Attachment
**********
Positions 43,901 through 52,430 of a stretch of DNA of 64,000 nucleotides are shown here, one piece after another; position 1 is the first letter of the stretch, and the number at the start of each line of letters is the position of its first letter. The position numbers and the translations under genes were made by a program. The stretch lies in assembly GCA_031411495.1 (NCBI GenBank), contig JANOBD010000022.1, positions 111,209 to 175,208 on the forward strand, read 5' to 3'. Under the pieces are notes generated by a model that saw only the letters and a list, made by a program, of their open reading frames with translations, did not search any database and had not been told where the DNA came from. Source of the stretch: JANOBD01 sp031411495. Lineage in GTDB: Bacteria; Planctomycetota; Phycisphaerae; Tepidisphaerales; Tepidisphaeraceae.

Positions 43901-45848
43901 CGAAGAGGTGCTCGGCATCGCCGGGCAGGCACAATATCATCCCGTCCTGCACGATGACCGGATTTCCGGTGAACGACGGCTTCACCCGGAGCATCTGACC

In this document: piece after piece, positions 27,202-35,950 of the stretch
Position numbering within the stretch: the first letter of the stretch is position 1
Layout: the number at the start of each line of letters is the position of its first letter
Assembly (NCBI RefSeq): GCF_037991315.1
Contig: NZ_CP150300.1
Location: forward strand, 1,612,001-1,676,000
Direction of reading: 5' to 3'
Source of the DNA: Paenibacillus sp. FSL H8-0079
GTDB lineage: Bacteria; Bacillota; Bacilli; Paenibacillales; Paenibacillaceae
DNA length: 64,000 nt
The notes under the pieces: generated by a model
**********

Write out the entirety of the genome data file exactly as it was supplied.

Positions 43,901 through 52,430 of a stretch of DNA of 64,000 nucleotides are shown here, one piece after another; position 1 is the first letter of the stretch, and the number at the start of each line of letters is the position of its first letter. The position numbers and the translations under genes were made by a program. The stretch lies in assembly GCA_031411495.1 (NCBI GenBank), contig JANOBD010000022.1, positions 111,209 to 175,208 on the forward strand, read 5' to 3'. Under the pieces are notes generated by a model that saw only the letters and a list, made by a program, of their open reading frames with translations, did not search any database and had not been told where the DNA came from. Source of the stretch: JANOBD01 sp031411495. Lineage in GTDB: Bacteria; Planctomycetota; Phycisphaerae; Tepidisphaerales; Tepidisphaeraceae.

Positions 43901-45848
43901 CGAAGAGGTGCTCGGCATCGCCGGGCAGGCACAATATCATCCCGTCCTGCACGATGACCGGATTTCCGGTGAACGACGGCTTCACCCGGAGCATCTGACC

In this document: piece after piece, positions 27,202-35,950 of the stretch
Position numbering within the stretch: the first letter of the stretch is position 1
Layout: the number at the start of each line of letters is the position of its first letter
Assembly (NCBI RefSeq): GCF_037991315.1
Contig: NZ_CP150300.1
Location: forward strand, 1,612,001-1,676,000
Direction of reading: 5' to 3'
Source of the DNA: Paenibacillus sp. FSL H8-0079
GTDB lineage: Bacteria; Bacillota; Bacilli; Paenibacillales; Paenibacillaceae
DNA length: 64,000 nt
The notes under the pieces: generated by a model